Local health officials confirm Austin's first probable case of West Nile Virus
Two weeks after confirming a pool of mosquitoes tested positive for West Nile inside the city limits, Austin Public Health announced the region's first probable human case of the virus. Details on the patient are scarce, but officials confirmed in a news release that the patient was an adult resident of "northern Travis County."
Though it is estimated that only 20 percent of people infected with West Nile develop symptoms, when they do, they often present similarly to those of the novel coronavirus, including fever, headache, and body aches. West Nile can also cause a skin rash on the trunk of the body and swollen lymph glands.
Where it differs, of course, is through transmission. APH notes that unlike COVID-19 and similar viruses, West Nile cannot be spread through coughing or sneezing. The only way a human can contract it is through an infected mosquito.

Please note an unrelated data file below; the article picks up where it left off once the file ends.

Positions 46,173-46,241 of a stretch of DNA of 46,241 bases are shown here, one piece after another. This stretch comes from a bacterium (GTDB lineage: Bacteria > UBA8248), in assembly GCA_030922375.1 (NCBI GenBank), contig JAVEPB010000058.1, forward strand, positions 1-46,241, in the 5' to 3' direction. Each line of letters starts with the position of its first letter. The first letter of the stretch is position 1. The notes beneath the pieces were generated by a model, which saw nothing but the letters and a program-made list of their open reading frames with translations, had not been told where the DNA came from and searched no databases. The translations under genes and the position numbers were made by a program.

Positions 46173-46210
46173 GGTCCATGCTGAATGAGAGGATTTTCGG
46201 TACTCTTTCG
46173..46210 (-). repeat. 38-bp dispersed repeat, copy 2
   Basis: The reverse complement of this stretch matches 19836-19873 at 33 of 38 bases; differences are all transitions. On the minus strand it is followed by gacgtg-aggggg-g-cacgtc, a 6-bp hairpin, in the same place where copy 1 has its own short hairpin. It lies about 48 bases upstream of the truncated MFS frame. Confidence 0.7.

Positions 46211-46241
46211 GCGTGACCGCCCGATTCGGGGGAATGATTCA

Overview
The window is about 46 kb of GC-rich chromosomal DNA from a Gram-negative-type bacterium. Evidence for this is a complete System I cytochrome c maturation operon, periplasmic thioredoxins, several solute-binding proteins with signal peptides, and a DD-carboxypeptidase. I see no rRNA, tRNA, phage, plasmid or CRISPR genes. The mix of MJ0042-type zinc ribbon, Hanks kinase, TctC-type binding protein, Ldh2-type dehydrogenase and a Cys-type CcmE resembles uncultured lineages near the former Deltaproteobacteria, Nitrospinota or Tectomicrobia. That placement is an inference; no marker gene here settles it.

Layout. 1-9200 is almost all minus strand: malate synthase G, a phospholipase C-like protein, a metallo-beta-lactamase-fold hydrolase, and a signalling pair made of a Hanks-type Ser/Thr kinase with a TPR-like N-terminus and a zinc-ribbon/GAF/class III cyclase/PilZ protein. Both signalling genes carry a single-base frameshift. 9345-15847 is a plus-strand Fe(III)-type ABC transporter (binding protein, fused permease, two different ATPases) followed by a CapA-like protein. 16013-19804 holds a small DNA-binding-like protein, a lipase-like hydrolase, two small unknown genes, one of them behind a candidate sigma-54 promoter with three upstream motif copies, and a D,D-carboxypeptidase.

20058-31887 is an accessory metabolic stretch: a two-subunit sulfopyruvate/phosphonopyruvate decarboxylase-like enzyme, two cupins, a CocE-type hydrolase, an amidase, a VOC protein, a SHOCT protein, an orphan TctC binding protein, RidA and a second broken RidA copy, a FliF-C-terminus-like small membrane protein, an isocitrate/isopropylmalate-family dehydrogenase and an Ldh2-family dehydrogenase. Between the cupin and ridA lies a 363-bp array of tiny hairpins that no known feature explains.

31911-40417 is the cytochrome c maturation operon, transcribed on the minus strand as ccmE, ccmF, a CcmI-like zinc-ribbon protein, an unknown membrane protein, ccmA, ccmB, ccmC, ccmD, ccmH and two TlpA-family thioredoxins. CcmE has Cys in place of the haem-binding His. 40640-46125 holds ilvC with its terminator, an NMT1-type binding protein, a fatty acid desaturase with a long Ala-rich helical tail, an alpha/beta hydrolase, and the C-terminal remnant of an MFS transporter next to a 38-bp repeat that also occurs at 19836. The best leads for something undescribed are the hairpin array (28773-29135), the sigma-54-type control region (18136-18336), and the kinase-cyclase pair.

APH has had two pools in Central Austin test positive for West Nile this summer: one in the 78756 ZIP code, which includes Rosedale and Brentwood, and another in the 78751 ZIP code, which is Hyde Park and North Loop. Austin has not had a pool of mosquitoes test positive for West Nile since 2018.
“The first probable human case of West Nile Virus disease serves as a reminder to take precautions to prevent the breeding of mosquitoes, which can then bite and infect people in our community,” said Janet Pichette, chief epidemiologist for APH, in a release. “Like many other diseases, we have the power to prevent West Nile Virus by draining standing water, limiting time spent outdoors, and wearing appropriate clothing and DEET when outdoors.”
When it doubt, just remember the four D's: dusk, dress, DEET, and drain. Mosquitoes are a pest any time of day, but those with West Nile are particularly active from dusk to dawn. When outside, make sure to dress in loose-fitting clothing with long sleeves and wear bug spray with DEET.
Of all of the D's, APH says the most effective way to prevent mosquitoes is to drain water. "Mosquitoes can only breed in standing water and need as little as one teaspoon," says APH. "By draining all sources of standing water in and around your property, you reduce the number of places mosquitoes can lay their eggs and breed."
On July 23, health officials in Tarrant County reported the state's first case of the year.